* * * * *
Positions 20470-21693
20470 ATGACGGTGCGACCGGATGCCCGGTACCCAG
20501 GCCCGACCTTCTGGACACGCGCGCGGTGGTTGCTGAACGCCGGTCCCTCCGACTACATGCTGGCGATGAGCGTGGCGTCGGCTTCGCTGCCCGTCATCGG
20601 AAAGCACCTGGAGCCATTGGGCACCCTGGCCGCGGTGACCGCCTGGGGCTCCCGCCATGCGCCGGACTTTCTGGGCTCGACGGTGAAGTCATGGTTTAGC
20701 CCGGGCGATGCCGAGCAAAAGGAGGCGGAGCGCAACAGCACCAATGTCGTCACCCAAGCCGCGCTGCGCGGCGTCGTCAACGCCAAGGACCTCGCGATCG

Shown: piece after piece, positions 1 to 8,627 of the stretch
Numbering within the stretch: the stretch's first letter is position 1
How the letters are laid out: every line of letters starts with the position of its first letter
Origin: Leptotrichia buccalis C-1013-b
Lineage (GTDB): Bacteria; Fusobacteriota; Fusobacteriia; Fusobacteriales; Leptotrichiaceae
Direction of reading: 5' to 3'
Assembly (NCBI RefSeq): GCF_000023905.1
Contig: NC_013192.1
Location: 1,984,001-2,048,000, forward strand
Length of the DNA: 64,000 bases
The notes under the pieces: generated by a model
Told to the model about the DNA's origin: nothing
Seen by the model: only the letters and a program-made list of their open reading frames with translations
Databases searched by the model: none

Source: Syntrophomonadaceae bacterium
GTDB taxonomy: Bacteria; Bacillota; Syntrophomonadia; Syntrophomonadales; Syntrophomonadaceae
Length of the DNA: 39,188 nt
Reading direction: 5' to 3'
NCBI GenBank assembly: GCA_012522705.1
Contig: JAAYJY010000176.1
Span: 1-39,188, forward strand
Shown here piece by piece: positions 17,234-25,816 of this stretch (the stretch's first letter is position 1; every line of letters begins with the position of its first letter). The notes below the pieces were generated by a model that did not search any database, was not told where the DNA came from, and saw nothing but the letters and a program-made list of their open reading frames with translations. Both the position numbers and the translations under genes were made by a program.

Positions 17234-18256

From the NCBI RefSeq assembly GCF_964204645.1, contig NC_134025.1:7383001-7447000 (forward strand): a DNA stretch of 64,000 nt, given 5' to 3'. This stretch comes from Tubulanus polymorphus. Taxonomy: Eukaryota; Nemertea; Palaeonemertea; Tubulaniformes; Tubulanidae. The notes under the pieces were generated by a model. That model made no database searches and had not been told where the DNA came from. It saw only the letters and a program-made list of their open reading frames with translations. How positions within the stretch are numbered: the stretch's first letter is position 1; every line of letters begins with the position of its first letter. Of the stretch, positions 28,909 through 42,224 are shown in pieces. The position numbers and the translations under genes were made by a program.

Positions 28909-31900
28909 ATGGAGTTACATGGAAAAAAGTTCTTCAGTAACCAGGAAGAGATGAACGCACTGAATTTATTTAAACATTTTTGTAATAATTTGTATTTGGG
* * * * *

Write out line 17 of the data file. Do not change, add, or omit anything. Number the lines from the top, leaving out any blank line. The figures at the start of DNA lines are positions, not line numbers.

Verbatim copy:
Told to the model about the DNA's origin: nothing